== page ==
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Educators get lessons from Denise Brown


Domestic violence advocate visits hospital



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Denise Brown, second to right, sister of the late Nicole Brown-Simpson and a leading advocate against domestic abuse, visited Harrington Hospital for educational talks on Tuesday, Oct. 19. She is pictured her with, from left, Harrington Auxiliary President Helen Santilli, Auxiliary Vice President, Carol Foster, New Hope coordinator Samantha King, clinical nurse educators Paulette Choquette, Alison Page, Erin Miffitt, Tami Reinhart, Vice President of Nursing Thomas Lijeck, Clinical Educator Susan Waters and Chief Operating Officer Douglas Crapser. Rich Hosford. (click for larger version)
October 24, 2010
SOUTHBRIDGE — Harrington Hospital is working to educate its employees on recognizing the signs of domestic violence, and recently had a leading figure in the fight come by for a visit.

While she was visiting the area last week to educate on, and raise awareness of, domestic violence, Denise Brown, sister of the late Nicole Brown-Simpson, stopped at the hospital to hold informational talks with hospital personnel.

Since her sister was found murdered along with friend Ronald Goldman on June 12, 1994, Brown has dedicated her life to fighting domestic violence. Nicole was the ex-wife of former NFL football player O.J. Simpson, who famously went on trial and was found not guilty of the crime. However, Brown said Nicole's diaries, found after her death, detailed a history of domestic abuse by Simpson and Brown believes he was the murderer despite the jury's decision.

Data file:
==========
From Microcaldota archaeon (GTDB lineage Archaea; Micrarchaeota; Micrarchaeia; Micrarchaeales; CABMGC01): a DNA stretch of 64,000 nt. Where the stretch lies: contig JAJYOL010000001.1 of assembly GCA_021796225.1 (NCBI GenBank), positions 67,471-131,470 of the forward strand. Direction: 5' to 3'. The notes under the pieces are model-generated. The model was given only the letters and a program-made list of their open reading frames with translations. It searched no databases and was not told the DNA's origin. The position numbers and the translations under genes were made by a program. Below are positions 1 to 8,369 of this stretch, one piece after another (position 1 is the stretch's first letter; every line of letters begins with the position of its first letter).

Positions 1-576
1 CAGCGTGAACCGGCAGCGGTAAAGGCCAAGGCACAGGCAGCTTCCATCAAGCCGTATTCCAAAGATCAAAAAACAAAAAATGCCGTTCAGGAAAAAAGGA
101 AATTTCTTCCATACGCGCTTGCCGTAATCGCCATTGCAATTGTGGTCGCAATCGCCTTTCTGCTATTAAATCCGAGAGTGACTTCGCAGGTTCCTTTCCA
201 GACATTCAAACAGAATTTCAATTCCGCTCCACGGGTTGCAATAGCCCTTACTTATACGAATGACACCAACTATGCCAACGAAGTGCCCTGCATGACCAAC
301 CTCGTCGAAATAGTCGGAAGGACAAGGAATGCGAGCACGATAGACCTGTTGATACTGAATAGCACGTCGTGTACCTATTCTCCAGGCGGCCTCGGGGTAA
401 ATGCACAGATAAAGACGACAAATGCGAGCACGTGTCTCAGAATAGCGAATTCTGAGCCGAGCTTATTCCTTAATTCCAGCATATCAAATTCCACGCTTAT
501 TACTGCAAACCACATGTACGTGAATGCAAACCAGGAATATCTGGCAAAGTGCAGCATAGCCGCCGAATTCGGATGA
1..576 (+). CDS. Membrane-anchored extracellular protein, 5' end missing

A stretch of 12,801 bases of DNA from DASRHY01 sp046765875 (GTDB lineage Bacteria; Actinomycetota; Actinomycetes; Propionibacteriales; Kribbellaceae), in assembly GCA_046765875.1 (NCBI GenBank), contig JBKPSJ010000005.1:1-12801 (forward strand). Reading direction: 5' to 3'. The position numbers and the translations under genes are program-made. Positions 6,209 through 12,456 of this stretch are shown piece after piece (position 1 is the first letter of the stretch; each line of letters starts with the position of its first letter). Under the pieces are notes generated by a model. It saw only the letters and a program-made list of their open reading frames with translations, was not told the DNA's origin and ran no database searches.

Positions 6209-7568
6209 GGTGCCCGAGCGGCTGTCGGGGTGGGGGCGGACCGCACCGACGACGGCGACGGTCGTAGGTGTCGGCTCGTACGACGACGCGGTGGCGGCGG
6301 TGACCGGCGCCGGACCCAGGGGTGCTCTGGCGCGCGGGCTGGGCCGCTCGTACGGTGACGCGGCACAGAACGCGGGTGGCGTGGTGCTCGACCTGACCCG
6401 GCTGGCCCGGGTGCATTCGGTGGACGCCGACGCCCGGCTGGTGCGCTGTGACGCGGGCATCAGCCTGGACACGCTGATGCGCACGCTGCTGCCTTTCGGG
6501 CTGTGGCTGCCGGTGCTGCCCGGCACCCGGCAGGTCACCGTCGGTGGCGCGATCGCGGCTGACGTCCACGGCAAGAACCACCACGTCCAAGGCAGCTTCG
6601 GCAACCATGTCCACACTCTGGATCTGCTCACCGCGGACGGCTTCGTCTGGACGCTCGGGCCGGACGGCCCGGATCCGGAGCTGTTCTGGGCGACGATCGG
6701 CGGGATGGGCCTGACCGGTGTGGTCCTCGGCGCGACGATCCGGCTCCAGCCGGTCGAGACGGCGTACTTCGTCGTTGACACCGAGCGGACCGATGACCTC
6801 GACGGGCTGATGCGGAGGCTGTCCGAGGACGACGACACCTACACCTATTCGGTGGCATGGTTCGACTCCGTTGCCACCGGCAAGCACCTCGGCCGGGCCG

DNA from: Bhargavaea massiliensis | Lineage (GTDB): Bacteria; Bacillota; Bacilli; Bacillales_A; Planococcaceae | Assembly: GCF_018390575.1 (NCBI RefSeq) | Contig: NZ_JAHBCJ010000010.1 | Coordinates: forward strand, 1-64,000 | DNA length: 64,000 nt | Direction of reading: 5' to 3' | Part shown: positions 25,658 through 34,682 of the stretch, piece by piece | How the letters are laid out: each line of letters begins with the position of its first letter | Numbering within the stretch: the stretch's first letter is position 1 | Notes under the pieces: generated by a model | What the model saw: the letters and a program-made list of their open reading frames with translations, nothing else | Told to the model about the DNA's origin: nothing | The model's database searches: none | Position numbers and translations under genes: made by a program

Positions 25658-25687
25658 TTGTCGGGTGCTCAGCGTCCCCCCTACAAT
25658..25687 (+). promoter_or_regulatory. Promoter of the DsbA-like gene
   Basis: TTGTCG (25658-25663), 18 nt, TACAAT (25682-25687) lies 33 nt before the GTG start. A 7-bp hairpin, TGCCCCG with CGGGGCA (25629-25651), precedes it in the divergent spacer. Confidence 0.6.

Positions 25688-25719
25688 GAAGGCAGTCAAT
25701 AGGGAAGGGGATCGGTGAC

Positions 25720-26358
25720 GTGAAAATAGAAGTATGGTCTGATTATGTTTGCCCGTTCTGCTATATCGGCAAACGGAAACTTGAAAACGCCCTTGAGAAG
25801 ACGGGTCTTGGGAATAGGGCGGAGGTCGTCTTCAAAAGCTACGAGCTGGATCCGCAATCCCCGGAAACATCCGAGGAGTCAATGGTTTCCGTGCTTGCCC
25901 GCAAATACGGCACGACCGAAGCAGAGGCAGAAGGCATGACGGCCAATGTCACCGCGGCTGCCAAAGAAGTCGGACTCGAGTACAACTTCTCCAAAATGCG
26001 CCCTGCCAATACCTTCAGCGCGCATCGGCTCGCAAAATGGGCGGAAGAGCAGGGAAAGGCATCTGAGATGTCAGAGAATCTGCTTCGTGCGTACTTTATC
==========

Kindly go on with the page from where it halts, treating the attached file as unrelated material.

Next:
Since the murder, Brown has traveled the world speaking at universities, shelters, prisons and churches and to community groups about the issue of domestic violence. She has helped raise funds for local shelters and groups working to end domestic violence. She also lobbied congress to pass the 1994 Violence Against Women Act that provided funds for the investigation and prosecution of violent crimes against women, increased pre-trial detention of the accused and imposed automatic and mandatory restitution of convicted people.

Brown arrived at Harrington at noon Tuesday, Oct. 19 to take a tour of the emergency room, meet with department heads and talk with patients. Brown then gave a talk to nurse educators in the Harrington Education Department on recognizing the signs of domestic violence and spoke on how to reach out to victims to get them the help they need.

"This topic has never been discussed in a formal educational program at Harrington Hospital," said Susan Waters, Ed.D., RN, in the hospital's Staff Development Education Department. "Every nurse asks patients if they feel safe at home, but the total picture and the cycle of violence was never totally discussed from my understanding."

For more on this story, please see tomorrow's Southbridge Evening News.

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